Airplane Lands on Cassidy Lake 1940
In the late 1930s and early 1940s, Canadian Airways operated a regional mail and cargo service in the Maritimes. It would not be unusual for one of their planes to pass by Cassidy Lake.
On or about February 22,1940, one of their planes, CF-BGO a Stinson SR-9CM Reliant, experienced engine problems and landed on Cassidy Lake. The landing was uneventful but the engine could not be fixed on site and had to be removed and shipped off to be repaired.
Using historical reports for the weather 30 miles away in Saint John we see the weather at the time (Feb, 21-24) was not too bad. Temperatures varied from a high of 32F to a low of 5F (0C to -15C). Saint John got 3″ (7.6 cm) of snow on Feb 24 the day Robert Allen Cassidy hauled the engine to Norton. Temperatures were similar on March 20-22 except it snowed every day. Not great weather for changing an engine outside on a frozen lake.
The people in the photo were not identified but the person on the left sitting on the main wheel may be Robert Allen Cassidy. The build and facial features are similar. The 4-legged stool looks like one Allen kept in the farm workshop.
This incident provided a business opportunity for Robert Allen Cassidy. From the accounting records he kept, we see the crew and repair people got 33 meals. It is likely this included a bed for the night as travelling back and forth on a daily basis to Norton or Sussex would not be easy in the dead of winter. On Feb. 23. Robert Allen was paid $2.00 for logs and his help in building a derrick. The next day he received $4.00 for hauling the engine to the rail station in Norton using a team of horses pulling either a sled or wagon. A month later on March 20, Allen got another $4.00 to haul the repaired engine from Norton to Cassidy Lake.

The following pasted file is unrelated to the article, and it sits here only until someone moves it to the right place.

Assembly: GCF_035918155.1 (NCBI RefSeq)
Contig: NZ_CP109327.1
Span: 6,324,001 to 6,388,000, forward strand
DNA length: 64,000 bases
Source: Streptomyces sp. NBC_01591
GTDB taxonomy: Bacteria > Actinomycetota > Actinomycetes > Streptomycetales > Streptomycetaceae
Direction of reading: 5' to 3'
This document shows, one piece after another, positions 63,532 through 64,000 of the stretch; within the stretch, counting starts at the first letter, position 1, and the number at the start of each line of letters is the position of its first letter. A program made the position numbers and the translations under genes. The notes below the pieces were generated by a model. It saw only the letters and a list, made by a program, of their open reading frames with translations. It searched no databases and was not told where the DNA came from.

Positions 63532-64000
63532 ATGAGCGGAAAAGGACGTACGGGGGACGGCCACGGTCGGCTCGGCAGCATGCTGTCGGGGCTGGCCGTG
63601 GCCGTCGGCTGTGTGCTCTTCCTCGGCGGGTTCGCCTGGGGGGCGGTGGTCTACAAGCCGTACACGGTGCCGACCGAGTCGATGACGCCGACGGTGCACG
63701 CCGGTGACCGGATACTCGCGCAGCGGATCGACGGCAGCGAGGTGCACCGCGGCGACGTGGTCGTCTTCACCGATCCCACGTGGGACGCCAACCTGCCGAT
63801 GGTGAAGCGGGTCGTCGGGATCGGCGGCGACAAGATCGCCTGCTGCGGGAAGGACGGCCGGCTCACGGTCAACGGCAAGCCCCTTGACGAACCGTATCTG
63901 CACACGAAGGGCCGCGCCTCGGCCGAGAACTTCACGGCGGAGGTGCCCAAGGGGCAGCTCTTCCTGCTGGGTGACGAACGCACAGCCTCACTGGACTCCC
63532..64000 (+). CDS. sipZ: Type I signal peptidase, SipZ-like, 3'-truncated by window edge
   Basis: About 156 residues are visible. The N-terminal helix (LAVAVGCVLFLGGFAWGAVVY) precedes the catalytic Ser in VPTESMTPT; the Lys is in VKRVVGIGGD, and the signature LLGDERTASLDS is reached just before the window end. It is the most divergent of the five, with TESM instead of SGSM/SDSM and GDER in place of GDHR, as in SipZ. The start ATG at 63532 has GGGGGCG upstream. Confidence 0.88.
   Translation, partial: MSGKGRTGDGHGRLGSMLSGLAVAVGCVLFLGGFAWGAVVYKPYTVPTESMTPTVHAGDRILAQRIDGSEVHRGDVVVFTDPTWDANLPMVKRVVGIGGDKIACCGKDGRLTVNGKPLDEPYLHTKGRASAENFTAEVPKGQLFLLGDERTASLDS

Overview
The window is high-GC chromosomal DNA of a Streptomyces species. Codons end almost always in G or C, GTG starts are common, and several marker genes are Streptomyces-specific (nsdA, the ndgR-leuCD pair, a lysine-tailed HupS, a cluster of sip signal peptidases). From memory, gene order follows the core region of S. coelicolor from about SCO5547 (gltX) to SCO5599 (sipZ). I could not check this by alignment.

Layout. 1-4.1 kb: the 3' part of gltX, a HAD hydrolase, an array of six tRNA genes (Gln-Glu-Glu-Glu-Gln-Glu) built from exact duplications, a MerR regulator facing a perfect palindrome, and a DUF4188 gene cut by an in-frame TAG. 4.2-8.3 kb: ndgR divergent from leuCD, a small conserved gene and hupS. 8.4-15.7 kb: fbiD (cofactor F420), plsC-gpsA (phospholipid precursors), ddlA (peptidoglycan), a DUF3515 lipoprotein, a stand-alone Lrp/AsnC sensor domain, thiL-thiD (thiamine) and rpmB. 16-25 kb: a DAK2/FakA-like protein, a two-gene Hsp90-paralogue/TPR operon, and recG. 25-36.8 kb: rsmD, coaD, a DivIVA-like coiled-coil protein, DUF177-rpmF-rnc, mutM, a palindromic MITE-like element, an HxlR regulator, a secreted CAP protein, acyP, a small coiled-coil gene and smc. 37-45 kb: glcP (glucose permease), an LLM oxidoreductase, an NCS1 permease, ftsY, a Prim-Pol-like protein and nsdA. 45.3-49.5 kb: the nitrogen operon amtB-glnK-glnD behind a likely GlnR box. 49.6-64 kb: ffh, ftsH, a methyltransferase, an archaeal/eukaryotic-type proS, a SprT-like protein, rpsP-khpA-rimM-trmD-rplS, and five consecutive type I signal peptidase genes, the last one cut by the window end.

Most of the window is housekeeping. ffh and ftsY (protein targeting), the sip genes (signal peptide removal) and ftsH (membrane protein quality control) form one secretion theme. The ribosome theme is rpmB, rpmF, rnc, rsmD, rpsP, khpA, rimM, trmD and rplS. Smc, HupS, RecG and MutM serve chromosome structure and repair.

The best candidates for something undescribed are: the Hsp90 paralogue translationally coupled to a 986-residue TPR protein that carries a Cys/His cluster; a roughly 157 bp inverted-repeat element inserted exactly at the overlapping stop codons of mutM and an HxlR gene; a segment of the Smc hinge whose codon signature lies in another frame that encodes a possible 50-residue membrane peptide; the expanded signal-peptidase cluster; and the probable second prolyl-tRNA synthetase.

We can conclude the crew onboard the plane were very lucky. The lake was the logical place to land. Roads in the area, if they were plowed, would be narrow and likely rough and rutted making for a tricky landing. The lake would certainly be frozen in late February, but the question is how deep was the snow covering the ice. This part of New Brunswick gets a lot of snow in winter. It could be a foot or more deep and heavily crusted which would be disastrous for a landing unless the plane was on skis which it was not. It appears there was only an inch or so of snow and the landing was uneventful. They were also fortunate to be able to complete repairs before the spring thaw.